The aircraft flies on its intended flight path throughout the entire mission with no reliance on ground-based navigation devices. A top-of-the-line commercial system, Litton 92 INS/GPS, which is an integrated inertial navigation system (INS) with a global positioning system (GPS), provides continuous updates. The GPS updates the INS several times per second to correct any deviations in the flight path. The INS also feeds precise latitude, longitude, time, roll angle and barometric altitude to the DARMS and camera systems. A true airspeed computer feeds true airspeed data to the INS.
A combined altitude radar altimeter provides precise height above ground information to the pilot for navigational purposes as well as a signal to DARMS for film annotation. It is accurate from 0–50,000 feet (0–15,000 m) above the ground level. Plus, a metric altimeter is installed on the pilot's instrument panel for altitude reference when flying in countries that use meters for altitude reference.
The aircraft are being upgraded with the Block 30 Pacer Crag Navigational System upgrade, a first step in making them compliant with ICAO mandated Global Air Traffic Management and Global Air Navigation Standards guidelines.
The OC-135B modifications center around four cameras installed in the rear of the aircraft. Since its primary mission is to take pictures, most of the installed equipment and systems provide direct support to the cameras and the camera operator. Other modifications to the aircraft also included installing an auxiliary power unit, crew luggage compartment, sensor operator console, flight following console and upgraded avionics. Though the aircraft feature a large window in the cargo door, this is simply a remnant of their previous weather reconnaissance role.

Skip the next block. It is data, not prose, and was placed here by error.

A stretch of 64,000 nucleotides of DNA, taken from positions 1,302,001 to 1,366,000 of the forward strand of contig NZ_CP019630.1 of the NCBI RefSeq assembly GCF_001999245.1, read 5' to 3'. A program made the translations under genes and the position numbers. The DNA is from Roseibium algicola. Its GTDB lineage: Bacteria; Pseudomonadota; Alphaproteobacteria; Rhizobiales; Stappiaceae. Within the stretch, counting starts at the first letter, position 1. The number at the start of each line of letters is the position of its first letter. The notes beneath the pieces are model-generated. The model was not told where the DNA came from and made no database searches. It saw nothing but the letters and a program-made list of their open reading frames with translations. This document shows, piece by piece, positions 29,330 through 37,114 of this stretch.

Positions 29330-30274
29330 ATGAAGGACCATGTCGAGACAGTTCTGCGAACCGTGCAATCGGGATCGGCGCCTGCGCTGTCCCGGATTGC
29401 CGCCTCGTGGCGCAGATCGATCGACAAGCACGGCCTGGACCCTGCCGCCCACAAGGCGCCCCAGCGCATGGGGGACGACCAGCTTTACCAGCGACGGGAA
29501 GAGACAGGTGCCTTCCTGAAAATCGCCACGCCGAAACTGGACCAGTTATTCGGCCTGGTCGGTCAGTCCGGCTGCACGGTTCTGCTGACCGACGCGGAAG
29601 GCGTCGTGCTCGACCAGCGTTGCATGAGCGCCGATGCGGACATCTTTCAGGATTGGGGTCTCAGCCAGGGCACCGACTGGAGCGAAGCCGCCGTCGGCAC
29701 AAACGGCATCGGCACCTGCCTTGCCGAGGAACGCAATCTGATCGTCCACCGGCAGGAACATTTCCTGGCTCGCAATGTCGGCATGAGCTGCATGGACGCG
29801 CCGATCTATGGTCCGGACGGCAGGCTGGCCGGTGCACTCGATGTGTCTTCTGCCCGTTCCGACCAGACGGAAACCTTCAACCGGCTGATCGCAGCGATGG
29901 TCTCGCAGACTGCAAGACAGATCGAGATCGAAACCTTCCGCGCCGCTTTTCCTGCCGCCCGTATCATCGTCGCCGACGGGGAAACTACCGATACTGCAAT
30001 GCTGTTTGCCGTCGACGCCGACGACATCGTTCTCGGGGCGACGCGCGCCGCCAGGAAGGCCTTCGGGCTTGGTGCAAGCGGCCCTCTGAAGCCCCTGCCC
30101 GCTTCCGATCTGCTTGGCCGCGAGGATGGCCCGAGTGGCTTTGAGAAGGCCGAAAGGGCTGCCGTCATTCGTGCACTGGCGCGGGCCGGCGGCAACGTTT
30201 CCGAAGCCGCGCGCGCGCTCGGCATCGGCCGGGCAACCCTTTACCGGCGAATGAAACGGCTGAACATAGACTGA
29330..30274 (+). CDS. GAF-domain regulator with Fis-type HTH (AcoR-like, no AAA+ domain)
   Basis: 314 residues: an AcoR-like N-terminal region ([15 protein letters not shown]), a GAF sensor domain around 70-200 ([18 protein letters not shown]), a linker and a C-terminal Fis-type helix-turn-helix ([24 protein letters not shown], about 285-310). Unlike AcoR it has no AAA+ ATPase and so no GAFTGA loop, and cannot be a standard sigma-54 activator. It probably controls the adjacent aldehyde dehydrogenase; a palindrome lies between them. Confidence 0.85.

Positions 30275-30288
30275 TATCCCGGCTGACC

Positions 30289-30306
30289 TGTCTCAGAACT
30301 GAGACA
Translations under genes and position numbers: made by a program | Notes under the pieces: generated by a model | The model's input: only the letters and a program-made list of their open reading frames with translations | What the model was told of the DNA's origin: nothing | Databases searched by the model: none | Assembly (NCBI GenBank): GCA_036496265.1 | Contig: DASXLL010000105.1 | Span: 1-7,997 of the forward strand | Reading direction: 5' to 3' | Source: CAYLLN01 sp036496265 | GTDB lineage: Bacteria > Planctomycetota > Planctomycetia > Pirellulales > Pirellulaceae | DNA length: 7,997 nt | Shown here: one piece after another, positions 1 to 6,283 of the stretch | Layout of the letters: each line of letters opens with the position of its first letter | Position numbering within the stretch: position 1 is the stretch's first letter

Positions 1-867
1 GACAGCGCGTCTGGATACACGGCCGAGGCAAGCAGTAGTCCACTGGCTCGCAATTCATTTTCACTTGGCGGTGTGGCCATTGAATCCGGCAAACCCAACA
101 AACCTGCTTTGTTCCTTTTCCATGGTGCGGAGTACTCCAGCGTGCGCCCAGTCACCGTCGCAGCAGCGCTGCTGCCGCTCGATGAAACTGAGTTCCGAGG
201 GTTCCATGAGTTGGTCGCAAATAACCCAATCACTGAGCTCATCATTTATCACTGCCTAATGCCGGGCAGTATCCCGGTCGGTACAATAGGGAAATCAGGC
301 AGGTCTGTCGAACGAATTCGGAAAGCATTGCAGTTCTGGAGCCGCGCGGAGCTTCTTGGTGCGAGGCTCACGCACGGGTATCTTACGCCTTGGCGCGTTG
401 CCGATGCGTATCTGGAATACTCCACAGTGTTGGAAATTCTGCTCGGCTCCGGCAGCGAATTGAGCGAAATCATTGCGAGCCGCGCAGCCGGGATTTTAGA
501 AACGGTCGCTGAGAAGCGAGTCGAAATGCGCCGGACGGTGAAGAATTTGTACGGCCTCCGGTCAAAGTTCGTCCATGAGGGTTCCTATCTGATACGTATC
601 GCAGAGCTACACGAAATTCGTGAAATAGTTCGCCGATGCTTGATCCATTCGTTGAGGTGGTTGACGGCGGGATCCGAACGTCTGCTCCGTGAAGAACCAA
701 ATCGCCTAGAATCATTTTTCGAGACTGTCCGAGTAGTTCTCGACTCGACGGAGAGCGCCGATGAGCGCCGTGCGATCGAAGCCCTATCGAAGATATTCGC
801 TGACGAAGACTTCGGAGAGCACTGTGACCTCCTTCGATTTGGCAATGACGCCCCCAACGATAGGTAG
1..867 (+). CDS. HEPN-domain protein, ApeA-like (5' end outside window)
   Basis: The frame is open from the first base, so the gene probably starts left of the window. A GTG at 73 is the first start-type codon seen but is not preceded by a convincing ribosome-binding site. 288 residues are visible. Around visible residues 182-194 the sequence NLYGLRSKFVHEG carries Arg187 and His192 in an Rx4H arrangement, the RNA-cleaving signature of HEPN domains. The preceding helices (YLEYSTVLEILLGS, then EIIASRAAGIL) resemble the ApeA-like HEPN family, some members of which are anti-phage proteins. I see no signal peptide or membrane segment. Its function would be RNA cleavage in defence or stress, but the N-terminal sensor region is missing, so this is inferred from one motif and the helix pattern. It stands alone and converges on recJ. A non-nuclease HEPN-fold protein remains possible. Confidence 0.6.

Other modifications support the aircrew. A gaseous oxygen system replaced the liquid oxygen system to be more compatible with foreign airfields, and fluorescent lighting system was added throughout the cabin to provide adequate lighting for operation and inspections. Four upgraded seats with a conference table, interphone, lighting and oxygen comprise the mission commanders' station for both countries' mission commanders. A four channel interphone system enables segregated communications between various elements on board. The auxiliary power unit enables the aircraft to start engines and provides electrical power and cabin heat independent of ground support equipment. It was manufactured by Allied Signal with the installation and design of the installation by E-Systems and World Auxiliary Power Company.
The aircraft are assigned to Air Combat Command at the 55th Wing, 45th Reconnaissance Squadron, Offutt Air Force Base near Omaha, Nebraska, for operations, training and maintenance. When tasked, ACC's role is to transport a DTRA observation team to an Open Skies point of entry airport, conduct the observation flight, and then return the team to the continental United States.